TRALAC - Trade Law Centre

US warns Kenya over shilling manipulation

Tuesday, 29 September 2020

The US has warned Kenya against manipulation of the shilling against the dollar during the ongoing talks for a bilateral trade pact.

The US is seeking an undertaking that Kenya will let market forces influence the rate of exchange of the shilling to the dollar as part of the trade agreement.

This pre-condition in the free trade deal (FTA) echoes past claims by the International Monetary Fund (IMF) that Kenya’s currency was overvalued, which drew protests from the central bank governor, Patrick Njoroge.

“Ensure that Kenya avoids manipulating exchange rates in order to prevent effective balance of payments adjustment or to gain an unfair competitive advantage,” says the US in a raft of conditions set in the ongoing FTA negotiations between Nairobi and Washington.

Kenya and the US on July 8 formally launched negotiations for a bilateral trade pact that the two countries hope could serve as a model for additional agreements across the African continent.

Kenya is keen to do a deal before the expiry of the Africa Growth and Opportunity Act (AGOA), which allows sub-Saharan African countries to export thousands of products to the US without tariffs or quotas until 2025.

Two-way goods trade between the US and Kenya totalled Sh118 billion in 2019, up 4.9 percent from 2018.

But the US has expressed fears that support offered to the shilling could make the local currency appear stronger, and make its goods uncompetitive when compared to Kenya’s.

US law sets out three criteria for identifying manipulation among its trading partners: a material global current account surplus, a significant bilateral trade surplus with the US, and persistent one-way intervention in foreign exchange markets.

After determining a country is a manipulator, the US Treasury is required to demand special talks aimed at correcting an undervalued currency, with penalties such as exclusion from US government procurement contracts.

“The US has been vocal against currency manipulation from its trade partners and the current tiff with China traces its origins to it,” said Churchill Ogutu, Senior Research Analyst at Genghis Capital.

“This ideally means that Kenya should not weaken its local currency to boost exports. Nonetheless, this is a storm in a tea cup scenario with Kenya being largely a net-importer nation.”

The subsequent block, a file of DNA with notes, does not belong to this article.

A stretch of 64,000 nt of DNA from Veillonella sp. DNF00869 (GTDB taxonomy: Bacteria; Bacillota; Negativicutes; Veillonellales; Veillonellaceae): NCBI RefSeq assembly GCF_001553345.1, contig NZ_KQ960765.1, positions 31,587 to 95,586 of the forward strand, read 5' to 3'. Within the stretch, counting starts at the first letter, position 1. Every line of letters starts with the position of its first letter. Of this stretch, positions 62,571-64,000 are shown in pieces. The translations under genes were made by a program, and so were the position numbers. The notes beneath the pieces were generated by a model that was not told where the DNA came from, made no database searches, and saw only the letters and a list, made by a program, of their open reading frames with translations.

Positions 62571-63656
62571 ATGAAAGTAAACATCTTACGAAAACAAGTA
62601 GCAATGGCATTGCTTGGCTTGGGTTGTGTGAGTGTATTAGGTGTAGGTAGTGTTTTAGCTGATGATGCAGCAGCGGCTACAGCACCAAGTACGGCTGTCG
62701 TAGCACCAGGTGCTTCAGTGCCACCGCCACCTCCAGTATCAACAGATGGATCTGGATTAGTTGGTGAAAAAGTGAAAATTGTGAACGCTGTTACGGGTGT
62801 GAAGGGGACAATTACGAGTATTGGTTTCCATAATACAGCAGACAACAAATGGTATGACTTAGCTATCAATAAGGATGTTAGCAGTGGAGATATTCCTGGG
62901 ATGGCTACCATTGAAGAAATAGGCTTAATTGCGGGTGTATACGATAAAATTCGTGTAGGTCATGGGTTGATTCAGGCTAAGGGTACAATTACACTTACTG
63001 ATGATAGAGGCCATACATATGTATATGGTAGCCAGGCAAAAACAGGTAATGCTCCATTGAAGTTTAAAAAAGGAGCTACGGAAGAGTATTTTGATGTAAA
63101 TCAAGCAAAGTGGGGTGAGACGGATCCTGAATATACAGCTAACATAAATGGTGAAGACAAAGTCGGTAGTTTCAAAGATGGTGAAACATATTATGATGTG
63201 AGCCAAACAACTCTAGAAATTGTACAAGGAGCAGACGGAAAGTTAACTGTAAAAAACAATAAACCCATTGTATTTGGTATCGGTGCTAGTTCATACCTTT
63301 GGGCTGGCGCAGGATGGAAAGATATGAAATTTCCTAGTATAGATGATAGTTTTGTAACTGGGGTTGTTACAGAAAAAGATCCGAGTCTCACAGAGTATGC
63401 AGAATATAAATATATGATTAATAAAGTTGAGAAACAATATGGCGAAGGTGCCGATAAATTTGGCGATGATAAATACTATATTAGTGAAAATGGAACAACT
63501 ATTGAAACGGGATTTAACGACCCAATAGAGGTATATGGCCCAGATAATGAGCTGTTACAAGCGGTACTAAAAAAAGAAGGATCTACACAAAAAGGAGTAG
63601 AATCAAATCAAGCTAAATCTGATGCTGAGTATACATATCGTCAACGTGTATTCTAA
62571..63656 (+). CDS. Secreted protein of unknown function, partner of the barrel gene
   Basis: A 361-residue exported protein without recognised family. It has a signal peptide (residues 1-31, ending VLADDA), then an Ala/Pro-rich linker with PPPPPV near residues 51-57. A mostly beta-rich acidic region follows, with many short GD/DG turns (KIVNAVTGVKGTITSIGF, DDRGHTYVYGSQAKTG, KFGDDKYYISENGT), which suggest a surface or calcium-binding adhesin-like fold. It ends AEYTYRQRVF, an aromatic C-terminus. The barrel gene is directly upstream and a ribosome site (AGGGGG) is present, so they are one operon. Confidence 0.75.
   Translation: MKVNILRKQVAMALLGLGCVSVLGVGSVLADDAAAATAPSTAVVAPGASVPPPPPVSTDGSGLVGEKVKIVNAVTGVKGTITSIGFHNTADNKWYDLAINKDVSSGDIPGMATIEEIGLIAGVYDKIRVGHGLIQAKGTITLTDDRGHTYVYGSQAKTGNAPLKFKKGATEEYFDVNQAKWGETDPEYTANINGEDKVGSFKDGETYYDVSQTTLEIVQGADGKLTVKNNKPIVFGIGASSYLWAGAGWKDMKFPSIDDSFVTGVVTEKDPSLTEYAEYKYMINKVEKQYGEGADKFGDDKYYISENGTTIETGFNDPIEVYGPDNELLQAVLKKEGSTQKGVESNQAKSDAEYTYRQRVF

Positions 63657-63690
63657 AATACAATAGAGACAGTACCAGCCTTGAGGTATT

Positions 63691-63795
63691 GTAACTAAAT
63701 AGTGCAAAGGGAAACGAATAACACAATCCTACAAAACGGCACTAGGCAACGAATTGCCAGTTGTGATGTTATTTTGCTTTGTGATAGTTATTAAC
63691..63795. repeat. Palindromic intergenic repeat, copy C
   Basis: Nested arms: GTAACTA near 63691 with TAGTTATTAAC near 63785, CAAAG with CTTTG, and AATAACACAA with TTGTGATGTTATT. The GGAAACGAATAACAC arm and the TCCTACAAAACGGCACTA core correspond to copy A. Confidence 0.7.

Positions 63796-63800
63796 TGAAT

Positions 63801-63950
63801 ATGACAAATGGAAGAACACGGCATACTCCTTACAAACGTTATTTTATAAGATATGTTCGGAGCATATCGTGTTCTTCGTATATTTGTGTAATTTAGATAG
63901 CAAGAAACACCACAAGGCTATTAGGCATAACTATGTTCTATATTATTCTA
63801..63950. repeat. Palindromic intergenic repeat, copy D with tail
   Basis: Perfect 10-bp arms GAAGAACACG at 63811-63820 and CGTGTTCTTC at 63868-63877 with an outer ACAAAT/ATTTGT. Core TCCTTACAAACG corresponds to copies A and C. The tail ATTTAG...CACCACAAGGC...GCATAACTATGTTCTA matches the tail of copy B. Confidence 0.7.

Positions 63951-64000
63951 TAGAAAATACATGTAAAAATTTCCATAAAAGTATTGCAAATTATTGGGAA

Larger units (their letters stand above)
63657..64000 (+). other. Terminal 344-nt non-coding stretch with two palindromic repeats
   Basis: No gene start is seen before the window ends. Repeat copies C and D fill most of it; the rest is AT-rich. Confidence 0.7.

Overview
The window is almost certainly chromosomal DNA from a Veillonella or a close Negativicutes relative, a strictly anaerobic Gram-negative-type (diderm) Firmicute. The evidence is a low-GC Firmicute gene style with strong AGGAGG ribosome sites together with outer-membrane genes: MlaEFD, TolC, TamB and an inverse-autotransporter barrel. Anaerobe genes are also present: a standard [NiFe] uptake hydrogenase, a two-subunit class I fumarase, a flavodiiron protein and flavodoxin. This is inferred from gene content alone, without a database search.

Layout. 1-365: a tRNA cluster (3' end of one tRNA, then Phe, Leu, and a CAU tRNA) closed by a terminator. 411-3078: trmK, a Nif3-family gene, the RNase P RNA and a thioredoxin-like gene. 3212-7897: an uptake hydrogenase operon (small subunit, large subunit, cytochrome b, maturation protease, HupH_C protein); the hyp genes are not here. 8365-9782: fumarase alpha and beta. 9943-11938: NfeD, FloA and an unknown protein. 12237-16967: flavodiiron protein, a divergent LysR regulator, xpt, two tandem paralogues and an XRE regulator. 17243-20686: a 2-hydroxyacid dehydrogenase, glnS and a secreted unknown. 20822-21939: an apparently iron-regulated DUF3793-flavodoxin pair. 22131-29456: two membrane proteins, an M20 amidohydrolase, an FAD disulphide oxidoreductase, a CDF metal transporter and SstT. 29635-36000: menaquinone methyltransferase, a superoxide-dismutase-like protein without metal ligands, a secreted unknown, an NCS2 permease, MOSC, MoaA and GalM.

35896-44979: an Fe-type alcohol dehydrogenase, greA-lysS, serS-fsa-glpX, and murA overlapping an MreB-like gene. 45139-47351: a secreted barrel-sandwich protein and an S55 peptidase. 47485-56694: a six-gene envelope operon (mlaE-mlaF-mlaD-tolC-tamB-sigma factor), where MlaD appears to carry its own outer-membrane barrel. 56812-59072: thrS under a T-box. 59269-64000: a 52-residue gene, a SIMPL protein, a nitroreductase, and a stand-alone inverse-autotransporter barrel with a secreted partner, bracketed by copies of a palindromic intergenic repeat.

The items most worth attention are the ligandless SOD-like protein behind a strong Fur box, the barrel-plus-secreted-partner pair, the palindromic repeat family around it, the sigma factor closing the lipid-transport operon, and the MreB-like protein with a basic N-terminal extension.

The US Treasury designated Taiwan and South Korea as currency manipulators in 1988, the year that Congress enacted the currency review law. China was the last country to get the designation in 1994.

The IMF in 2018 November said Kenya’s real exchange rate was overvalued by 17.5 percent, citing the current account deficit, which it said was not in step with other economic fundamentals.

The shilling was then trading at Sh102.55 per dollar, but has since dropped to historic lows of Sh108.55, triggering a rise in the cost of imports of raw and finished goods such as petroleum products, wheat, vegetable oil and motor vehicles.

 

kenya shilling

 

The local currency has come under pressure in recent months as demand for dollars surged and supply of dollars squeezed by a lack of tourists and a reduction in exports of other commodities.

The shilling has depreciated 5.7 percent from March 12 – the day the country recorded its first case of the coronavirus — when it traded at 102.3 units to the greenback.

It has also been dragged down by demand for hard currencies from importers resuming business after the State started to ease coronavirus containment measures in July.

Dr Njoroge, the Central Bank of Kenya governor, has previously defended Kenya from the currency manipulation tag, insisting the foreign exchange rate reflected the shilling’s true value and that the central bank does not seek to control it.

“Our own calculations support the view that there is no fundamental misalignment reflected in our exchange rate and we have also retaliated that the Kenya shilling reflects the currency’s true value,” he said earlier. “We let the market flexibly drive the price of foreign currency. The only thing we do is to intervene in order to minimise volatility.”

Dr Njoroge, who took up his post in 2015 from a senior role at the IMF in Washington, accused the fund of using a new methodology -- called EBA Lite -- designed for advanced economies to arrive at its conclusion.

“We are the ones who are being used as a guinea pig in terms of EBA Lite methodology. That is something that obviously we do not agree with,” he said.

The US also wants Kenya to support Israel’s political and commercial interests, or forget the free trade deal with the world’s biggest economy.

 

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